Bell Curve The Law Talking Guy Raised by Republicans U.S. West
Well, he's kind of had it in for me ever since I accidentally ran over his dog. Actually, replace "accidentally" with "repeatedly," and replace "dog" with "son."

Friday, June 26, 2009

Neoconservatives Call for "Regime Change" in Iran

John Bolton, the embarassment who should never have been appointed ambassador to the UN, has now printed an op-ed piece predictably slamming Obama. What is somewhat novel is the insistence that the US "policy" should be regime change in Iran, rather than trying to negotiate. If you're a Fox News watcher, you shout out "yee-hah!" and get all giggy over this. But the more educated segment of the public asks the question: what is a "policy" of regime change about? The answer, of course, is exactly what it was in Iraq: confrontation, building a "case" for war, then invasion. The imposition of our will on Iran. Sure, Bolton and others will talk about "support" for pro-democracy movements and such - the same sort of "support" that has been so successful in Cuba this past half century. But they mean war. They just are too cowardly to openly say that they see military force as the only option. So let's call them on it.

So let's all take a breather and recall how disastrous this same policy was when applied to Iraq. It resulted in thousands of American deaths and tens of thousands wounded. It resulted in the deaths of tens of thousands of Iraqi civilians, perhaps over 100,000 or more. Iraq is poorer and more violent than it was before. It has made Iran stronger and the USA much, much weaker. It has also hurt the world's oil supply, contributing to the spike in oil prices in 2008 and to the current recession that followed, in part, from the financial burden of those energy prices (fewer bankruptcies would have resulted if various companies and homeowners had not already been bleeding over energy prices). It may be true that we have salvaged something from Iraq, but let's be clear. Ex ante, knowing what we know now, we would not have waged that war. We should not do so in Iran. The American people don't want war with Iran. After spending something like a trillion dollars or more on the Iraq war, we literally cannot afford it. Iran is much, much more powerful, more populated, and more difficult to fight in than IRaq. Iraq was a flat, underpopulated desert. Iran is a mountainous country that has resisted most foreign invasions for 3000 years.

So when jackasses like Bolton or anyone at the Heritage foundation tells you that Obama is "weak" on Iran and that we should favor "regime change" understand this: Of course we all favor regime change. Our preferences on this subject are not in doubt. But we have to live in the real world. In the real world, the only way we stop Iran from acquiring nukes is to find a way to work with them. There is no military option.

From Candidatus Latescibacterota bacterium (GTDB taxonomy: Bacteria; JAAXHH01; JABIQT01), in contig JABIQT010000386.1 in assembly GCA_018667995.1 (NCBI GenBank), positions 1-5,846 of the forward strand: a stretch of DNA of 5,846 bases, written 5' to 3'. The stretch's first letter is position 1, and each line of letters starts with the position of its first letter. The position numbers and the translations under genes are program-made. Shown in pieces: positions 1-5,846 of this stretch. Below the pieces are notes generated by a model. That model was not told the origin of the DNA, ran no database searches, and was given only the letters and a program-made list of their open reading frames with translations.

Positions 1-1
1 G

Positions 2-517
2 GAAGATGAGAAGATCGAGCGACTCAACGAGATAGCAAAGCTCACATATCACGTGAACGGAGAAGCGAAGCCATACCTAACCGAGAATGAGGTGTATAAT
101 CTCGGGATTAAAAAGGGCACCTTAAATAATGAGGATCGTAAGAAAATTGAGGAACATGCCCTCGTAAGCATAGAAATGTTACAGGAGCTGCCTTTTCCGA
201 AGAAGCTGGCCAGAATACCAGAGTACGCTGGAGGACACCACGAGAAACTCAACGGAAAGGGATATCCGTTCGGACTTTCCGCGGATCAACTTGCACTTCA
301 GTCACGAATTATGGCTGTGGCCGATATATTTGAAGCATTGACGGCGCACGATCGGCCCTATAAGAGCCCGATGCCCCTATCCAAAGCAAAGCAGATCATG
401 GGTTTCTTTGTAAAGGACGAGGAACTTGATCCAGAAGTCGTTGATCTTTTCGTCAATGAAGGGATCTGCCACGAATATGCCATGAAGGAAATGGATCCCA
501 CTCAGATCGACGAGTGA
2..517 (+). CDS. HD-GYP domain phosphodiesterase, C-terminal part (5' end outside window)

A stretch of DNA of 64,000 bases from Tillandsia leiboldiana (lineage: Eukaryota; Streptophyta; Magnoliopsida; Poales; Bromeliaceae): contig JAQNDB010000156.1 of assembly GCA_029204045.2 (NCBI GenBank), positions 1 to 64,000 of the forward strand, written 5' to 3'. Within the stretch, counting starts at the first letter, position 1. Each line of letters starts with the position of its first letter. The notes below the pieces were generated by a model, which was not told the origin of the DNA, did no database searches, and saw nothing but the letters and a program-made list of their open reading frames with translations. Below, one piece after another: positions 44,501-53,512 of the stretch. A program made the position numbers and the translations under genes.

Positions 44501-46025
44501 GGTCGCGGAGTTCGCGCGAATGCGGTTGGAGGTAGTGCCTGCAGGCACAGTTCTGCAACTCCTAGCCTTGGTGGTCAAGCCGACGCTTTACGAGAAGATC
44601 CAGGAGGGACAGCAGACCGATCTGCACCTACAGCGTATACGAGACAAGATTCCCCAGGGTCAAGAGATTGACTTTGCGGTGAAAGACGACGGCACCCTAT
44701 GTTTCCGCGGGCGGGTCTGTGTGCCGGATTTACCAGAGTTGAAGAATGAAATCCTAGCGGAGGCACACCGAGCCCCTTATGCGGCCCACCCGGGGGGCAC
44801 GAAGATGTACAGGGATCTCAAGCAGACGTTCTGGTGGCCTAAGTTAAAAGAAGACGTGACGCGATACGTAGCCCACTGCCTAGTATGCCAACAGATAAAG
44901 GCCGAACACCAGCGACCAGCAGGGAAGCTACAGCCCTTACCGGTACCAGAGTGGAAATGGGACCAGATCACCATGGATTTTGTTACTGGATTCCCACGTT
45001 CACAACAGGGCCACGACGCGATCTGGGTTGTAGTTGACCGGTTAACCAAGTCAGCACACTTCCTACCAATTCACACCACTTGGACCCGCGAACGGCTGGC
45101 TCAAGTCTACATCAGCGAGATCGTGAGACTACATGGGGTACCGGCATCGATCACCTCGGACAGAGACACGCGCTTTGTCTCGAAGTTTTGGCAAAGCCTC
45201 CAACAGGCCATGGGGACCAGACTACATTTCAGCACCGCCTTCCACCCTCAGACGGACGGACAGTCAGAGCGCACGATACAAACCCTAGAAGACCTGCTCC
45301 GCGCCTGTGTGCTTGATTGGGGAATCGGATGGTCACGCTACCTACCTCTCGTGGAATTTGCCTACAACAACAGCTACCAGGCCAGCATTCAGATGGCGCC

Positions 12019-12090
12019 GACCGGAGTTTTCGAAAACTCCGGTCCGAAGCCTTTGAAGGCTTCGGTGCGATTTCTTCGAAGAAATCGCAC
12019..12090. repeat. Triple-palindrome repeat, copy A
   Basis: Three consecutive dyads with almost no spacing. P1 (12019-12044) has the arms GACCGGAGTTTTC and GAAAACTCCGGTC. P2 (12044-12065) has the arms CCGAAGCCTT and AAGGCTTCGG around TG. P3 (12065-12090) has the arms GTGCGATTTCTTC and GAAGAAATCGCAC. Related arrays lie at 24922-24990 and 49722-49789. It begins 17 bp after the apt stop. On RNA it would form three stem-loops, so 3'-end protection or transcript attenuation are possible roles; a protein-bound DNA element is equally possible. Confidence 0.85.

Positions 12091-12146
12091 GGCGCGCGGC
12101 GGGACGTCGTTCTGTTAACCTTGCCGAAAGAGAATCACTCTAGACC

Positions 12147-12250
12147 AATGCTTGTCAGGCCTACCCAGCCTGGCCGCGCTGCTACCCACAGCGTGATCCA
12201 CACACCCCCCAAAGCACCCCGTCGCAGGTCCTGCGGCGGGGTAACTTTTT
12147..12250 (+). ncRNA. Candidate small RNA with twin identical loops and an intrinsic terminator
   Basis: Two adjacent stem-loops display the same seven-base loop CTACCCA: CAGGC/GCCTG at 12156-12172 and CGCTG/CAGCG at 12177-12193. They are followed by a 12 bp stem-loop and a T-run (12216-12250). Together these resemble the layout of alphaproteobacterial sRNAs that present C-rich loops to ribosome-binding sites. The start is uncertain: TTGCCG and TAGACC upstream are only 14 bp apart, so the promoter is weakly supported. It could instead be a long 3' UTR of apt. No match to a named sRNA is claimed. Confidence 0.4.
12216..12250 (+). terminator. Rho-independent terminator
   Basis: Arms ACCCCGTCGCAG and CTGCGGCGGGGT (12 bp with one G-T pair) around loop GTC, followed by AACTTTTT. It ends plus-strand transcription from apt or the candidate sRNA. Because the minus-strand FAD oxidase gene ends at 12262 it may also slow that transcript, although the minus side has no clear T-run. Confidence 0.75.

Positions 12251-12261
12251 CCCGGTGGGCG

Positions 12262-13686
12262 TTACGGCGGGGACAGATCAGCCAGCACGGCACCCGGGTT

Raised By Republicans said...

I'm 100% in agreement if Bolton's point is that our GOAL should be democratic Iran. What I fear though is that Bolton intends to accomplish that goal through confrontation, especially military confrontation. On that dimension I'm 100% in agreement with LTG - it would be a disastrous policy.

How should we achieve regime change in Iran? Stay the F@$# out of it! The Iranian people have made more progress on changing the regime in Iran in the last two weeks than Bush's militarism has accomplished in 8 years!

Obama is playing this exactly right. We should be a source of passive support unless and until a pro-democracy movement in Iran gets sufficiently organized and established that they can ask for our help themselves.

What we cannot do - and what Bolton and the Neocons always want to do - is provide the leadership that the current demonstrations in Iran seem to lack.

Dr. Strangelove said...

You are dead on. This talk of "regime change" is just code for continuing the same failed policies of the Bush administration. A policy of regime change means covert agitation leading to overt war. Still knee-deep in denial over the failures of this approach in Iraq, Afghanistan, Cuba, and North Korea--failures they can no longer conceal from everyone else--neo-conservatives like Bolton are reduced to the tenuous claim that the policy of "regime change" has not yet succeeded because we have not hewn to it closely enough. This near-religious obsession with the projection of American force has blinded them to the reality LTG speaks of: the military option is folly.

Part of this obsession stems from a misunderstanding of the cold war: many neoconservatives claim Reagan "won" the cold war by pursuing a policy of "regime change." On the contrary, the Soviet Union fell apart for its own reasons, largely because it was unstable to begin with, barely held together by fear and force, and one could easily aruge that the fierce American opposition likely did more to unite and sustain the ruling classes in Moscow than it did to undermine them.

It is good we have a President who rejects the failures of the past and embraces alliances, multi-lateralism, internationalism, negotiation, diplomacy, and soft power.